A decade can simultaneously be considered both a long and short period of time, but it certainly is enough time to determine the success of an organisation.
Since its inception 10 years ago, it is evident that Scholarships for USA (Pvt) Ltd. - Sri Lanka's number one independent student recruiter to the USA - has established itself firmly as a key player in providing excellent opportunities for higher education for aspiring students in Sri Lanka.
|Shafak Samsheer, a student at St. John's University USA, is currently into his third year at the institution majoring in a Bachelor of Arts in Management
Now celebrating its 10th year anniversary, Scholarships for USA proudly boasts a list which includes hundreds of talented students who have made it to America thanks to their efforts and has built numerous partnerships with esteemed American universities in order to provide Sri Lankan students with the best opportunities available to them.
Although each and every one of the students they have sent abroad are talented in many ways and have made a mark for themselves on their respective campuses, the story of student Shafak Samsheer is a truly inspiring one.
He is a graduate from St. John's University USA, an exclusive private liberal arts college and majored in Bachelor of Arts in Management.
His life at a glance seems quite normal and he assured me that it was indeed the case - the eldest in a family of five, with two younger brothers, the overachiever attended Alethea International School all his life where he excelled, getting top grades, being heavily involved in extra-curricular activities and towards the latter stages of his school career was also appointed deputy games captain.
Yet, behind this normal facade lies a tragic story. Born in Jaffna, Shafak was just a couple of months old when on one day in 1989, the Muslims in Jaffna were forcibly evicted from their homes and were made to flee within a mere 24 hours. Just a family of three at the time, Shafak's parents along with him came to Colombo where they rebuilt their lives and his father today is a successful businessman.
"To be honest, I was far too young at the time for our exit from Jaffna for it to really affect me. Growing up we didn't feel any different from those who have been in Colombo all their lives and while our lives weren't luxurious, our parents provided us with everything we needed but one thing my father always emphasised on, and does even now, is the value of everything - we were not allowed to take anything for granted," Shafak explained.
With his parents constantly encouraging him to do better, he sailed through his school career. He described with a smile how his mother would help him prepare for speech and essay competitions and how they would walk down to a neighbour living down the road for further assistance. Shafak stressed on the fact that his parents were very keen on their children all receiving an education in English.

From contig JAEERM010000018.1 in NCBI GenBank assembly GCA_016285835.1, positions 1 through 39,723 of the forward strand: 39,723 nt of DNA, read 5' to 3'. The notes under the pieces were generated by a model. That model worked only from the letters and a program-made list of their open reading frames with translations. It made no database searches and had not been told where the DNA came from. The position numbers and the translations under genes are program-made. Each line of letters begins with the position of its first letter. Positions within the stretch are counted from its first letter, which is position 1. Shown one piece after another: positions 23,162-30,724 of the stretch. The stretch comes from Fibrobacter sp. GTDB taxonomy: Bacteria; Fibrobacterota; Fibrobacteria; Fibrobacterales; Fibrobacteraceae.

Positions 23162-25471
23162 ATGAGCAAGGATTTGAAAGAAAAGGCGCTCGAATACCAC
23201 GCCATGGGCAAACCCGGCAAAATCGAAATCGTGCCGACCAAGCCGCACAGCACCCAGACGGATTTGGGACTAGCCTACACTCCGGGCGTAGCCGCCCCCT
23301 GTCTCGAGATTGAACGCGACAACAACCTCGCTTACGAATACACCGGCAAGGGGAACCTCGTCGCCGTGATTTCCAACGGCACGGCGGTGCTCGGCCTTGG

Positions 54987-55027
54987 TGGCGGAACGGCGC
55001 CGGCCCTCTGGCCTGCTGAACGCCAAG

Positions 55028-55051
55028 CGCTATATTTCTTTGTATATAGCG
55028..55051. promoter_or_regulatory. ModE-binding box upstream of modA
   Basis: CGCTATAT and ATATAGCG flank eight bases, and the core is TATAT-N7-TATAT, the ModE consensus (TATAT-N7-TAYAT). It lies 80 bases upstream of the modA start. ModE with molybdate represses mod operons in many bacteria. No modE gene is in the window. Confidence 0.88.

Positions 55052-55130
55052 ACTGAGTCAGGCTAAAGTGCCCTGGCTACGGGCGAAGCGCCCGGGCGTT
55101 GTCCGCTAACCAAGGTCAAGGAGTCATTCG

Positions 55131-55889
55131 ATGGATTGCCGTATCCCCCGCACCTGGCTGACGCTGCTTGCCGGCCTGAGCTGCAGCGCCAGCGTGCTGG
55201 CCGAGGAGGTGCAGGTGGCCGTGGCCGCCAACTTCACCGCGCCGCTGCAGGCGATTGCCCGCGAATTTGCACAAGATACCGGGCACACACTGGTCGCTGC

After completing his O/Ls, he enrolled in CIMA, attending the classes over the weekend. At the time, he had no intention of attending university.
"My parents though were very keen on me getting a higher education and felt that the US was the place to go. One day, I noticed an advertisement by Scholarships for USA and contacted them and a series of emails later, I was heading to St. John's," he said laughing.
With a 50% scholarship, Shafak headed for the US in mid-2008 and found much to his surprise that it was nothing like the movies. He explained that there was no culture shock and in fact was taken aback by how serene and idyllic it all was, stating that Colombo in comparison seemed far more commercial. The people turned out to be very friendly, although individualistic and immersed in their own lives. The food he said with a wide grin was excellent and there was no shortage of choices.
Shafak once again created a niche for himself in the university consisting of a mere 2,000 students becoming the Intercultural Affairs Officer at the Saint John's Senate, and perhaps the first Sri Lankan to be in the Senate and by making the most of the opportunities available also got the chance to attend a case study competition organised by the Society for Advancement of Management held in Orlando, Florida, all expenses paid for by the university.
"I would say America is still definitely that land of opportunities. Although I went there in 2008, at the heart of the economic recession we barely felt it as the educational field receives so much of funding and money. There is a lot of funding available for research; it's just up to you to make the most of it. The party culture that one hears so much about also exists, but at the same time there are also a lot of avenues one can take and by getting close to the professors who are incredibly helpful, one can make the most of them," he said.
The graduate also praised the American education system calling it far more sophisticated than most, one that gives students the freedom to explore different subjects, which was how Shafak ended up conducting his research in gender studies which has now given him the opportunity to attend the Cambridge Business and Economic Conference (CBEC) in the UK in August. The student, who once held no aspirations of going to university, now looks forward to doing his masters in the near future.
"I recall the time when I last met Uncle D and Aunty Priyanthi before I left to USA. Uncle D said 'No one would come knocking at your door if you miss a class, you should be focused and get your priorities straight,'" he remembered fondly.
Padmasena Dissanayake, while smiling at Shafak's recollection, added that most people shy away from higher education in the US, thinking that they would not be able to afford it, but assured that through various offers and scholarships it was affordable to practically anyone with enough drive and determination - Shafak Samsheer being a perfect example of this.